Author: Shmuel Rosner Posted September 4, 2013
How many Jews must live in Israel in order to put the demographic genie back in the bottle? On the eve of Rosh Hashana [Jewish New Year] 5774, more than 8 million people live in Israel, more than 6 million of them Jews. According to data published by the Israeli Central Bureau for Statistics, more than 75% of Israel’s citizens are Jews. A solid majority, a secure one, but not necessarily one that is sure of itself.
The demographic threat, real or imagined, continues to preoccupy this majority. The Jewish state is surrounded by people who are not Jewish and not friendly. The reserve of Jews in the world is not growing, and for most of them the likelihood of emigration is low. The Jews of Israel must rely on their own reproductive abilities if they wish to maintain the Jewish character of their state. And there is no doubt that this is what they want: A survey of the “Sampling Project” from 2011 showed that more than 70% of the Israeli public wants Israel to be “Jewish and democratic,” and that 14% would be satisfied if it were just Jewish. Another 14%, the vast majority of them Arabs, would want Israel just to be democratic.
So, how many Jews must there be in the world for the Jewish people to feel secure? At the end of World War II, after the Holocaust, there were 11 million Jews in the world, and today there are 13 million. In 2050, if we can rely on the demographic forecast of Sergio Della Pergola, the number of Jews will fall just short of 15 million. It’s a small number in absolute terms, and even smaller when compared with the rate of growth of the world’s population.
In 1945, there were 4.7 Jews for every 1,000 people in the world. Sixty years later that number diminished to 2.1 Jews for every 1,000 people. Indeed, a small people, surrounded by other peoples. This people’s demographic anxieties are understandable in light of the murderous history that cut down its numbers, and in light of the numbers in themselves, regardless of what the rest of the world is doing. These are fears that were supposed to be healed by Zionist Israel, a task at which it is failing, for now. It seems likely it will continue to fail in the next year as well.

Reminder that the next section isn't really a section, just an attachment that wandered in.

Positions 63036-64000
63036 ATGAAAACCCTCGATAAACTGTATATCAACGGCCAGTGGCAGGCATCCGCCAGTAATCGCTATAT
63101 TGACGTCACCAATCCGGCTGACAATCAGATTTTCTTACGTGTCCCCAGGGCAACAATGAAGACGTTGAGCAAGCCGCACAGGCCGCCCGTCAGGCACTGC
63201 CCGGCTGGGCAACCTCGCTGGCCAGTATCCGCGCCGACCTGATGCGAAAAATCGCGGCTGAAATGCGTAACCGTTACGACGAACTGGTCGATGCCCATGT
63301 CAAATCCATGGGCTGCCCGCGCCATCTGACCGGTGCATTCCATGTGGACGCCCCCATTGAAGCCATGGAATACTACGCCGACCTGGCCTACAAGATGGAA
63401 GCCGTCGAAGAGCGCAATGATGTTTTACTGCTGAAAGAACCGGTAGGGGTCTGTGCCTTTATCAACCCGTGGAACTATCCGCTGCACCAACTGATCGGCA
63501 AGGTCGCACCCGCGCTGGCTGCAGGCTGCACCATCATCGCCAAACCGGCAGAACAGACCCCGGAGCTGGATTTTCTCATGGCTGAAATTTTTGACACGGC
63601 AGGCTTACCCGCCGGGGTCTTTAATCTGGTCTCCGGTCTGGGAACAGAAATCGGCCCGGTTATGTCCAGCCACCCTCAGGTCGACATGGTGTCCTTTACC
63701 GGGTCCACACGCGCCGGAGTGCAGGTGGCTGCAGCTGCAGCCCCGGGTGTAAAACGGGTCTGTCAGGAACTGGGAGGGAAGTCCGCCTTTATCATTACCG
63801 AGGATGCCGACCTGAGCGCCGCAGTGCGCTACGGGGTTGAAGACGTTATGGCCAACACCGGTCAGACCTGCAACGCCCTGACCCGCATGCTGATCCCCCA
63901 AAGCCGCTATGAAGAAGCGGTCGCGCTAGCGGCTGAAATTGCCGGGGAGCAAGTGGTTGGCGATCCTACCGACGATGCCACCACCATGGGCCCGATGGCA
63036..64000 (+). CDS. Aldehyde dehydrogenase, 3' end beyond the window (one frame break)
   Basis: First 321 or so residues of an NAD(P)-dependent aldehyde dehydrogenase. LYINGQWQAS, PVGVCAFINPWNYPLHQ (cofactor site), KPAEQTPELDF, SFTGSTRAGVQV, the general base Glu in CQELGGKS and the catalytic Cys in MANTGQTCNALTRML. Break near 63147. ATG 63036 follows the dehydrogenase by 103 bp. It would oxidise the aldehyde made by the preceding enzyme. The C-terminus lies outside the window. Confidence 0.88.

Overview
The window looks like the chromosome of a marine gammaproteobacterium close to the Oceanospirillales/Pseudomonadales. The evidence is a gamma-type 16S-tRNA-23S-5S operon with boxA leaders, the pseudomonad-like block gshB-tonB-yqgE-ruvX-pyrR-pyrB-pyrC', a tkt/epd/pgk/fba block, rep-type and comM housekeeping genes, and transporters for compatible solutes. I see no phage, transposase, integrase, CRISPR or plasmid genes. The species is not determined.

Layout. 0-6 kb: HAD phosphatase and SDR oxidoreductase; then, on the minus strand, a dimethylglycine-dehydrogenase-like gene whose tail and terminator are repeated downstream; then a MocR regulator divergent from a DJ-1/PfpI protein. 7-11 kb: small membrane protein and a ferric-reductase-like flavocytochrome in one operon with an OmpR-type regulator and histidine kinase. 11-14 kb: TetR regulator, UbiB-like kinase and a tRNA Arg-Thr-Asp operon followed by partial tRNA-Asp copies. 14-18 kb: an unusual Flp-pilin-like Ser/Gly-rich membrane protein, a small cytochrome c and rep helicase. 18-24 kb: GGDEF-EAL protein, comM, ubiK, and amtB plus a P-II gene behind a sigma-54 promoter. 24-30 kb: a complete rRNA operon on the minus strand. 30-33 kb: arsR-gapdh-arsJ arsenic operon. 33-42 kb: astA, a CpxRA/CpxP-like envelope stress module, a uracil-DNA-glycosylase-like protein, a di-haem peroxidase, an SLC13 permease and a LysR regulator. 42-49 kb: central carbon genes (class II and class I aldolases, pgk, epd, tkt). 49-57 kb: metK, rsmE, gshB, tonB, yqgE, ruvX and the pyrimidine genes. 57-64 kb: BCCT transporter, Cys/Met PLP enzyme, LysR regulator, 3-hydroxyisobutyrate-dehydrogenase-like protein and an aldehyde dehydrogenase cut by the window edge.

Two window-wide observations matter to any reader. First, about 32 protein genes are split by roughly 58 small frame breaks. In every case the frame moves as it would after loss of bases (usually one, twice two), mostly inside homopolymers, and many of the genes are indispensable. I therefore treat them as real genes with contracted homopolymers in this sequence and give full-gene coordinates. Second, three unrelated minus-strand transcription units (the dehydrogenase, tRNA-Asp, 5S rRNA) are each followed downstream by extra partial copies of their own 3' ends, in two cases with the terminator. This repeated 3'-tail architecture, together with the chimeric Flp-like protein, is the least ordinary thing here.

Of course, in the Jewish world outside of Israel the numbers speak for themselves. A community that’s too small will not be able to maintain itself for long. A community that’s too small relative to its surroundings will find it difficult to preserve the level of influence and success that characterizes the Jews of the West. This is an interesting topic for an article that I might write here in the future. In Israel, the numbers are a little less important — the Jewish community is large enough, and the main factor is its size relative to other, non-Jewish, groups in the population. But it will take some effort to preserve the Jewish character of Israel. This is an emotional and economic burden, and the power and ramifications of it should not be discounted. At less auspicious moments, it is manifested as racism. At better moments it results in pride and unity and a sense of purpose.
The effort to preserve a Jewish character at times clashes with the desire to hold on to a territorial space that contains Jews. Where Jews are relatively few, their dispersal creates a sense of sparseness. And in the case of dispersal among another population that is not Jewish, that sparseness becomes more pronounced. According to data presented in a paper of the Knesset Research and Information Center, the estimated number of Jews in Israel is greater than 75% of the population, but when the territories of Judea, Samaria and Gaza are added to the equation, the number is only 53% (2010 data).